I’ve jusht been attacked and aggreshed
    For the way I pronounsh Budapesht.
    But after shome wine
    I am almosht in line,
    And the whishky takesh care of the resht.

  58. Stand down, Tar and Feather Committee!
    I ask for forgiveness, and pity:
    After twenty-five years,
    It still moves me to tears
    To remember my favorite city.

    (PS –
    Though for whisky the tastebuds rejoice,
    I believe a more practical choice
    Is a swig — if it’s handy –
    Of palinka brandy
    To find your Hungarian voice.)

  59. Allen Wilcox says:

    Our chidren are back in the nest,
    A contingency we had repressed.
    Between that or park benches
    Leaves us back in the trenches.
    We hope that it’s all for the best.

  60. Allen Wilcox says:

    All our kids have at last flown the nest,
    Which leaves us a little bit stressed.
    We live on a diet
    Of absolute quiet.
    Conversqtion had clearly regressed.

  61. Allen Wilcox says:

    All our kids have at last flown the nest.
    The negatives leave us distressed.
    But with nothing to hide,
    On the positive side,
    We’re no longer compelled to get dressed.

  62. Jon Gearhart says:

    I must tell you about my Aunt Faye.
    She’s had 9 kids with one on the way.
    Due to pop any day,
    So please think of Faye
    As you rest while she’s laboring away!

  63. Bill Klein says:

    A woman who’d seen that a nest
    Had been built ‘twixt her left and right breast
    Cried “Alas and alack!
    There are birds on my rack!”
    And with zest swept the pests from her chest

  64. John Armstrong says:

    To not foul one’s own nest
    Is a policy that’s passed the test
    But politicians never learn
    And the bridges they still burn
    If they’re not re-elected, we’ll be blessed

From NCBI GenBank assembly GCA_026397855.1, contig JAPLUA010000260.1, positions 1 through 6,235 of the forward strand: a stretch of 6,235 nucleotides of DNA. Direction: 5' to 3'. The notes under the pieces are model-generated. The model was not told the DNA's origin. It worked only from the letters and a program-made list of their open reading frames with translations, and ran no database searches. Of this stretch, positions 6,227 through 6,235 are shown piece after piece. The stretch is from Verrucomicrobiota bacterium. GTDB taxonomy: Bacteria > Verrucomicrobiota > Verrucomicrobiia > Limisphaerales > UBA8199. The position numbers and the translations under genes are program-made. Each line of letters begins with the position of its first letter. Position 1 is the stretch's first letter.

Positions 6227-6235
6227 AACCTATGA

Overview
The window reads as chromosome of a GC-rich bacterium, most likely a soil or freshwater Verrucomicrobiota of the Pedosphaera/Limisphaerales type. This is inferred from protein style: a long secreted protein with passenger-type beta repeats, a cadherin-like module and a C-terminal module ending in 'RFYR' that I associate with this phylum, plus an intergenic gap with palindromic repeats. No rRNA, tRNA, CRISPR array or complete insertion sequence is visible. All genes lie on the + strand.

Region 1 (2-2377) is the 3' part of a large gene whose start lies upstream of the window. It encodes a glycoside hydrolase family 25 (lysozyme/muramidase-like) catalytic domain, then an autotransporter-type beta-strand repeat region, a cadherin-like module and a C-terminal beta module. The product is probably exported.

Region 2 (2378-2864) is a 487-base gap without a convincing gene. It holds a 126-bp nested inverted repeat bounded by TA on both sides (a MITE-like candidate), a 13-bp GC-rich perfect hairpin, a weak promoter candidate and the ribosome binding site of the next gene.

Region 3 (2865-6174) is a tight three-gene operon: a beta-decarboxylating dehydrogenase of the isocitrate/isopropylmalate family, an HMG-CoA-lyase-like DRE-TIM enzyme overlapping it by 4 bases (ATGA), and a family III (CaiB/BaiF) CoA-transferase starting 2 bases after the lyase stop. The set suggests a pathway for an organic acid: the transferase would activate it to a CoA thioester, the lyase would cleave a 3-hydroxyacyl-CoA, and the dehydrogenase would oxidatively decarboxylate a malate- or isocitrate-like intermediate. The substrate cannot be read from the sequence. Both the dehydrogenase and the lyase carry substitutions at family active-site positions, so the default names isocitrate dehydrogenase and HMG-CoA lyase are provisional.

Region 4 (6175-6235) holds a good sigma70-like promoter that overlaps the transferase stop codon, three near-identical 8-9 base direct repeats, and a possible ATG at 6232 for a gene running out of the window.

65. Brian Allgar says:

    Will, in all seriousness (if this can conceivably be thought of as the right place for such a thing), I’m off to Budapest on Sunday – not, alas, for pleasure, but for reasons connected with the “day job”. I’ve been there twice before, and loved it. I don’t expect to have much time for gallivanting on this occasion, but I hope at least to be able to fit in dinner in an outdoor restaurant overlooking the Beautiful Brownish-Grey Danube.

  66. Brian Allgar says:

    Another city for Will:

    In France, all the women are free;
    You just say “You viens avec me?”
    But if you are gay
    Then you may have to pay -
    Why d’you think that it’s called “Gay Paris”?

  67. Brian Allgar says:

    Ooops! Metrical slip in line 2. Better as:

    You just ask them “You viens avec me?”

    Now back to the suitcase-packing.

  68. Jericho says:

    A woman discovered a nest
    Where several eggs were at rest
    She squatted on top
    Without thinking they’d pop
    And then left without cleaning the mess

  69. Fred Bortz says:

    Today I submit the fi-nest
    Limer-ick of this week’s poet test.
    I ac-cent the wrong places,
    Upset homeostasis,
    And declare, “Look how far I’ve progressed!”

  70. Fred Bortz says:

    With prizes, I’ve feathered my nest.
    My limericks: always the best
    And on weeks when Mad Kane
    Thinks they stink, I complain
    With verse, ever worse, to protest.

    She will say, “Your acCENT’S not hoNEST.
    And your rhythm leaves me unimpressed.”
    I reply, “Dear Ms. Mad’leine,
    It’s intended. My addlin’
    Your brain is the goal of my quest.

  71. Fred Bortz says:

    Edited and improved version:

    Today I submit the fi-nest
    Limer-ick of this week’s poet test.
    I ac-cent the wrong places,
    Upset homeostasis,
    And de-clare how far I’ve progressed!

  72. Fred Bortz says:

    Talk Radio’s consummate honor
    For a Jewish show, the “Rush Hashana,”
    Is porkless baloney
    On “wry” with some phony
    Illegal drugs or marijuana.

  73. Susan Settje says:

    There’s a syndrome, it’s called empty nest
    And the victim’s are often a pest
    To the kid’s who have flown
    To a life of their own –
    ‘til the day they come “home” for a “rest”.

  74. Konrad Schwoerke says:

    “I’ve been thinking of leaving the NEST;
    Seems I made a wee goof,” I confessed,
    “But it’s really not bad
    (In a way it’s quite rad);
    See that beautiful glow to our west?”

  75. Judith H. Block says:

    The revered Labor Day Parade-
    Alas, feels too old and too staid…
    See half naked women dancing
    At Carnival, feathered prancing!
    Who cares what the workers get paid.

  76. Judith H. Block says:

    The much esteemed Labor Day Parade!
    Its meaning and value got waylaid.
    Where’d the politicians go?
    To Brooklyn to see the Show:
    West Indian Carnival Parade.

  77. Judith H. Block says:

    I hope the Union movement ain’t dead.
    Proud people march for roses and bread.
    Labor was the alpha
    But now most go to the
    Brooklyn Carnival Parade instead.

  78. Judith H. Block says: